My mother’s eyes looked as though they were full of black smoke. They looked like this a couple of times a year. Ordinarily they just looked muddy, like the paint water I would always leave too long before refilling when I was a child painting at the kitchen table, for whole days.
She would moan at me then for waiting until the water was a foggy brown smudge before heaving herself up from the sofa, grabbing the glass, and emptying it down the plug hole where it would create a swirling kaleidoscope pattern on the cream plastic sink. She’d then run the cold tap while she looked ahead out of the window, nearly always filling the glass until it overflowed with clean clear water.
Perhaps it bothered her so much because it’s what she did too. Perhaps she waited too long herself before she grew tired of the smudge in her eyes and that’s why she’d empty herself of food and open herself up fully to all the narcotics she could stomach until her eyes were a solid black soot, thick and heavy like the tangled mass of hair that used to hang lank down her back like splodges of black ink on white paper. Her pupils were spreading in her eyes and I wanted to reach out to her with a tissue, pinch the edge into a point and dab it into those eyes to blot away the darkness.
My glass is taken around the corner
to be warmed,
and brought back to the bar.
A bottle of cognac
is dusted off and I’m poured
I hand over my money
and once I let go of the cold coins
with a warm glass
against chapped skin.
I handle it
as though it were a crystal ball,
with its bulbous bottom
in the palm of my hands.
I feel the muscles in my fingers relax,
and as I circle the drink
under my nose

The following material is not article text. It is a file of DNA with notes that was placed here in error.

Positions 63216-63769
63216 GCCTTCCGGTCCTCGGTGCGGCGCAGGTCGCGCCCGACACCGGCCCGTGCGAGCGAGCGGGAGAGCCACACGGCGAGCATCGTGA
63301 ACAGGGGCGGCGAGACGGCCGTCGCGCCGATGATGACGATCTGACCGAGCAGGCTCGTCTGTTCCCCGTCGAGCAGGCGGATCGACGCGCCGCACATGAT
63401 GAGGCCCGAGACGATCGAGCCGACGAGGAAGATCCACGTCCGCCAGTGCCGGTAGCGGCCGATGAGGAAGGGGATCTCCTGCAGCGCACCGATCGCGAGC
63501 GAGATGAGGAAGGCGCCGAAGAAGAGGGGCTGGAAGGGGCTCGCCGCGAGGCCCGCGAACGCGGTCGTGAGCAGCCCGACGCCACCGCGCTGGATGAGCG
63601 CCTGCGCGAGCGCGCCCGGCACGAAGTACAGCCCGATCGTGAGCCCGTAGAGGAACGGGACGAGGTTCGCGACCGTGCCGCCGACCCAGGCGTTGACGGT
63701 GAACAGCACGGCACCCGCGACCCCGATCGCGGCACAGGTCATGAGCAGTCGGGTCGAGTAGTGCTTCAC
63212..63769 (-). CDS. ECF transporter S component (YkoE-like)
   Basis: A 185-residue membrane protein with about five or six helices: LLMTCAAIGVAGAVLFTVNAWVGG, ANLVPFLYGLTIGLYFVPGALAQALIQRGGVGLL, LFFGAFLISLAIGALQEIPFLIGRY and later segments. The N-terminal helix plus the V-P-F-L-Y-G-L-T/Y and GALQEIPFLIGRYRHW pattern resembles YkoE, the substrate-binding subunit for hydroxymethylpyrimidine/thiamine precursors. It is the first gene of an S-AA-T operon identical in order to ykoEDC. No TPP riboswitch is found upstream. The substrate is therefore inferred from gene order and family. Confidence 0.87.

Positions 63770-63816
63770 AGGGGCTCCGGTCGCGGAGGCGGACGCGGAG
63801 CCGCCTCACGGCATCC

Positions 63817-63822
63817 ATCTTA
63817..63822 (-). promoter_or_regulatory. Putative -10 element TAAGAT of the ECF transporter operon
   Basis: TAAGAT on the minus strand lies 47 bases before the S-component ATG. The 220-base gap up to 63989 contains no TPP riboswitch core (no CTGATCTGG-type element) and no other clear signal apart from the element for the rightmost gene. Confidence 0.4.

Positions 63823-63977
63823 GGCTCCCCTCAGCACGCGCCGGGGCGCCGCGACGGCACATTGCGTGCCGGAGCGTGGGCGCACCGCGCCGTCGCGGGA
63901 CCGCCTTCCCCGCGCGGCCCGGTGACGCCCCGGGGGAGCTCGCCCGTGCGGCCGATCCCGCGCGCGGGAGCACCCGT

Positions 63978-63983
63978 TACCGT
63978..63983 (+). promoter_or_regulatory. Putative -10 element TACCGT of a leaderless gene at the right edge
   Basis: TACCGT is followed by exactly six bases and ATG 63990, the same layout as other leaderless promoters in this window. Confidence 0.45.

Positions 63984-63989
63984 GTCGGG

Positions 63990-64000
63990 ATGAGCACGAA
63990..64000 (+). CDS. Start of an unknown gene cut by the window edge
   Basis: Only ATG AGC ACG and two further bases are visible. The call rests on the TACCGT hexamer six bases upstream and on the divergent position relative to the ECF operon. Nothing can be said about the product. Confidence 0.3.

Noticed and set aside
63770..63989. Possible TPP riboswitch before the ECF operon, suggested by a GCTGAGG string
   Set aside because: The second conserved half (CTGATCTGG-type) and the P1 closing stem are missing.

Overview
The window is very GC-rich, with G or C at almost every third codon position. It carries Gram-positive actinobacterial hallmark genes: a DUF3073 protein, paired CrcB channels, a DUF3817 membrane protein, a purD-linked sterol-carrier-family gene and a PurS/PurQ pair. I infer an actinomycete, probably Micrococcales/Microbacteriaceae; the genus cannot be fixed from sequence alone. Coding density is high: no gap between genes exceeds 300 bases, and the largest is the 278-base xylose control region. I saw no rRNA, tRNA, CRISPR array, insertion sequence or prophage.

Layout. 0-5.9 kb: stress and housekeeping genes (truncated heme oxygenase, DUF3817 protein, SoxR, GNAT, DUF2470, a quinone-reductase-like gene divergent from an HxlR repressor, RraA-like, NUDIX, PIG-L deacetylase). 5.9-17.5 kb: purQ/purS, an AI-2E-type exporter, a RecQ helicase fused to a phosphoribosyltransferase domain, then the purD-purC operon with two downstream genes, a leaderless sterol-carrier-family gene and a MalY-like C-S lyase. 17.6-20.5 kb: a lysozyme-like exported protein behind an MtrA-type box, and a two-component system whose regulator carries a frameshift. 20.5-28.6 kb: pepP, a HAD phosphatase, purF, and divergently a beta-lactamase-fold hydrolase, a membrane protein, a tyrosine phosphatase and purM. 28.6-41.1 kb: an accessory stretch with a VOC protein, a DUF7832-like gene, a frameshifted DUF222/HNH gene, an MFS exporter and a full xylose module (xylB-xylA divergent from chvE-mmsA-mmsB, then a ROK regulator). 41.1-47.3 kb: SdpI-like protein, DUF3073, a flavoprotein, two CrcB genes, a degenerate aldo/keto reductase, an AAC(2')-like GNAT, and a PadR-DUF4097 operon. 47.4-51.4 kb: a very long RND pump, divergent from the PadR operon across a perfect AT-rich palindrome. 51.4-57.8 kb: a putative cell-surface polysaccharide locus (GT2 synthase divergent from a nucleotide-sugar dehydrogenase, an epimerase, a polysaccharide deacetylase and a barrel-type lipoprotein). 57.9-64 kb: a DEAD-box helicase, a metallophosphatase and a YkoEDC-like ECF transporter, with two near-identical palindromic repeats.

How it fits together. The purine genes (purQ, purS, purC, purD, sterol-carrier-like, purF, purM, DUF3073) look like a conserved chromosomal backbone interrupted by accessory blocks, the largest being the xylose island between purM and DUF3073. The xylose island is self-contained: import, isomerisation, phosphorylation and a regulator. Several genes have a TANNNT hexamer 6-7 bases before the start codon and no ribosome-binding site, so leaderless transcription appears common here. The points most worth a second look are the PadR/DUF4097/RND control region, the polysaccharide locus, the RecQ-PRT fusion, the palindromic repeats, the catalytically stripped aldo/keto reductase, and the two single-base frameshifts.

the solitary ice cube spins
around the edge of the glass
into the toffee coloured liquid.
I take a sip, and think
about how good this drink
against burgundy coloured nails.
I hold the drink on my tongue
for a second
and let it warm every part of my mouth.
This amber syrup
with its golden fumes
melts away my ashen memories
of an air-conditioned day
in a grey office.
I think about
nothing but crispy fallen leaves,
and chocolate Labradors
pawing unfamiliar snow.
I think about hanks of wool,
piled into bookcases
ready to turn into gifts.
I think about matches
rattling in their tatty boxes,
waiting to envelop
the corners of logs in flames.
I think of fur collars and hooded coats,
antique fountain pens,
and sepia ink.
I think of the unassuming brown second class stamps,
lined up on the bottle green leather of my bureau,
ready to send
my warmest wishes
across the world.
I always thought his chair looked strange without him sat in it. You had to sit in the room a long time to get a glimpse of it empty. When you did you couldn’t help but notice the difference in colour of material where the sun rarely had a chance to reach the places masked by his body. On the rare occasion that he left the confines of the chair it would be because he needed a new, sharper pencil for his crosswords. He kept a healthy supply of orange coloured 2H pencils in an old coffee jar. This lead stained old jar was always wedged into the corner of the windowsill, tucked behind the curtain and more often than not next to a red poinsettia, the pointy tips of the freshly sharpened pencils contrasting with the withered pale red tips of yet another unwanted gift from his daughter who offered endless plants instead of her time.
It always confused me how someone who couldn’t go to bed on a blunt pencil was not affected at all by the noticeable layer of light-coloured dust on the dark red radio next to their bed. I had heard the radio several times on a Sunday morning, so I knew he used it, but it was so old that even the sound coming from it sounded thick with dust. I think he was focused on the things that would keep his mind from wandering, and this was his crossword competitions, so the only things that warranted his time outside of this pursuit, was the sharpening of his pencils and the hole-punching of his competition entry forms so that he could store them and keep on track of his lack of success. The only reason he kept the poinsettia on the windowsill for so long was for his neighbours to see that someone had been there to see him. The plant itself was just one more unnecessary object around him.